“I can fancy that,” she said, warmly. “I envy you that moment.”
Presently the squire came over to where they were sitting and joined them; and then Mrs. Ambrose spoke to John, and Nellie came and asked him questions. Strange to say John felt none of that annoyance which he formerly felt when his conversations with Mrs. Goddard were interrupted, and he talked with Nellie and Mrs. Ambrose quite as readily as with her. He felt very calm and happy that night, as though he had done with the hard labour of life. In half an hour he had realised that he was no more in love with Mrs. Goddard than he was with Mrs. Ambrose, and he was trying to explain to himself how it was that he had ever believed in such a palpable absurdity. Love was doubtless blind, he thought, but he was surely not so blind as to overlook the evidences of Mrs. Goddard’s age. All the dreams of that morning faded away before the sight of her face, and so deep is the turpitude of the best of human hearts that John was almost ashamed of having once thought he loved her. That was probably the best possible proof that his love had been but a boyish fancy.
What the little party at the vicarage would have been like, if John’s presence had not animated it, would be hard to say. The squire and Mr. Ambrose treated Mrs. Goddard with the sort of paternal but solemn care which is usually bestowed either upon great invalids or upon persons bereaved of some very dear relation. The two elder men occasionally looked at her and exchanged glances when they were not observed by Mrs. Ambrose, wondering perhaps what would next befall the unfortunate lady and whether she could bear much more of the excitement and anxiety to which she had of late been subjected. On the whole the conversation was far from being lively, and Mrs. Goddard herself felt that it was a relief when the hour came for going home.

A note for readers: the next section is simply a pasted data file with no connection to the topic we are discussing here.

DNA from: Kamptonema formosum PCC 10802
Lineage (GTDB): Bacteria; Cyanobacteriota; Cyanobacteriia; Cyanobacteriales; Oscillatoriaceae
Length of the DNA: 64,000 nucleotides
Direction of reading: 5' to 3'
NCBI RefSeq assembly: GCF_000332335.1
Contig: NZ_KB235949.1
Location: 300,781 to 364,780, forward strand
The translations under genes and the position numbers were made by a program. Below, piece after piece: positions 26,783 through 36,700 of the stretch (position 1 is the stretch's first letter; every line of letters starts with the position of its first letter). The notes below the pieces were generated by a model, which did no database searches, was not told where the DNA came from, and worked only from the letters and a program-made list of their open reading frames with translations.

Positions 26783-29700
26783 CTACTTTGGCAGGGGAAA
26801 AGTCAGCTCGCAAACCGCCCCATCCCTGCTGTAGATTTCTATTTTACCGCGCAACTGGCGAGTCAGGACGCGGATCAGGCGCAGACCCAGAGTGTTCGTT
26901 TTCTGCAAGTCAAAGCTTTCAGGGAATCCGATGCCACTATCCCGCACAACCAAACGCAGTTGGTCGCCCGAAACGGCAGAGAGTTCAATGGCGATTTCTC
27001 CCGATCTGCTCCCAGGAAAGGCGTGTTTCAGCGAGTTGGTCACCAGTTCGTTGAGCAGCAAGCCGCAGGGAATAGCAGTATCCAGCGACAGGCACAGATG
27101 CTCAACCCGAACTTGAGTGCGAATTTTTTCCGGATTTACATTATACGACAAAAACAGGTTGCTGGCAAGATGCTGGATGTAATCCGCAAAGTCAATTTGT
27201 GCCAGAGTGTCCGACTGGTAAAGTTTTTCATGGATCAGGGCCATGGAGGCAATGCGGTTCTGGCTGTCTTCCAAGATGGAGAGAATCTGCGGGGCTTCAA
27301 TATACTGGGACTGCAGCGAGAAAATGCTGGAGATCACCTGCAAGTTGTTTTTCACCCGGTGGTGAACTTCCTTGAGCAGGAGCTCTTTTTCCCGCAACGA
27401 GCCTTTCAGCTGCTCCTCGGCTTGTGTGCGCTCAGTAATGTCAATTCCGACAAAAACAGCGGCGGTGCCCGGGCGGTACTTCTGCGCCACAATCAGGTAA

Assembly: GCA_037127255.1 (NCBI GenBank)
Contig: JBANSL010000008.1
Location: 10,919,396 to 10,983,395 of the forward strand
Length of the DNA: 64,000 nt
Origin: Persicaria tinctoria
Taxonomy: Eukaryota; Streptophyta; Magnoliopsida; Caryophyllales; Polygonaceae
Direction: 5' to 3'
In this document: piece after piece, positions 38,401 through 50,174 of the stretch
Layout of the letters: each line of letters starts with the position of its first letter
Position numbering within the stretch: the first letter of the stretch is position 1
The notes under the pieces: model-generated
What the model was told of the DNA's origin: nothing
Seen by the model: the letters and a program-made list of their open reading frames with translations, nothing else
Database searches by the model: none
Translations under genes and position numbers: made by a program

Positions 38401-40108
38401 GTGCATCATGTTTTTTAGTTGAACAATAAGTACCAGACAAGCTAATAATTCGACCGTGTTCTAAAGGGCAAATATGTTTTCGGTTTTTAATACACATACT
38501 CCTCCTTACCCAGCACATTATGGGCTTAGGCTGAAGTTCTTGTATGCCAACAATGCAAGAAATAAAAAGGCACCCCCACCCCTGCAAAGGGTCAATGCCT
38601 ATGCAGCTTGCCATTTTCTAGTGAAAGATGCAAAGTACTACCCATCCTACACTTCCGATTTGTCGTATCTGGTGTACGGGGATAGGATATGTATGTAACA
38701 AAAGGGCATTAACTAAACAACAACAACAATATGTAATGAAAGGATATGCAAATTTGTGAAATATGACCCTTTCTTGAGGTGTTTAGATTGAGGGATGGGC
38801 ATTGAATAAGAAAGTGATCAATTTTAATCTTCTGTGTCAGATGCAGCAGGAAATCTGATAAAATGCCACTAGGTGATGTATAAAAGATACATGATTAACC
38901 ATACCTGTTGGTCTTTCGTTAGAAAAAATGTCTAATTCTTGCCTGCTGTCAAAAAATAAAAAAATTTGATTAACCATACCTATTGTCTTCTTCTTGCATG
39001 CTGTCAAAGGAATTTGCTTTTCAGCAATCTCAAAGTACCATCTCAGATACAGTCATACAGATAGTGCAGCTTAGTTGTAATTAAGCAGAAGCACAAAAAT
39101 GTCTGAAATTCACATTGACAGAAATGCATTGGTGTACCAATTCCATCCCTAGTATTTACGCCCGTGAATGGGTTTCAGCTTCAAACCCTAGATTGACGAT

The vicar had ordered his dog-cart for her and Nellie, but as the night had turned out better than had been expected Mr. Juxon’s groom had not come down from the Hall. Both he and John would be glad of the walk; it had not rained for two days and the roads were dry.
“Look here,” said the squire, as they rose to take their leave, “Mr. Short had better go as far as the cottage in the dog-cart, to see Mrs. Goddard home. I will go ahead on foot—I shall probably be there as soon as you. There is not room for us all, and somebody must go with her, you know. Besides,” he added, “I have got Stamboul with me.”
Mrs. Goddard, who was standing beside the squire, laid her hand beseechingly upon his arm.
“Oh, pray don’t,” she said in low voice. “Why have you not got your carriage?”
“Never mind me,” he answered in the same tone. “I am all right, I like to walk.”
Before she could say anything more, he had shaken hands with Mr. and Mrs. Ambrose and was gone. Perhaps in his general determination to be good to everybody he fancied that John would enjoy the short drive with Mrs. Goddard better than the walk with himself.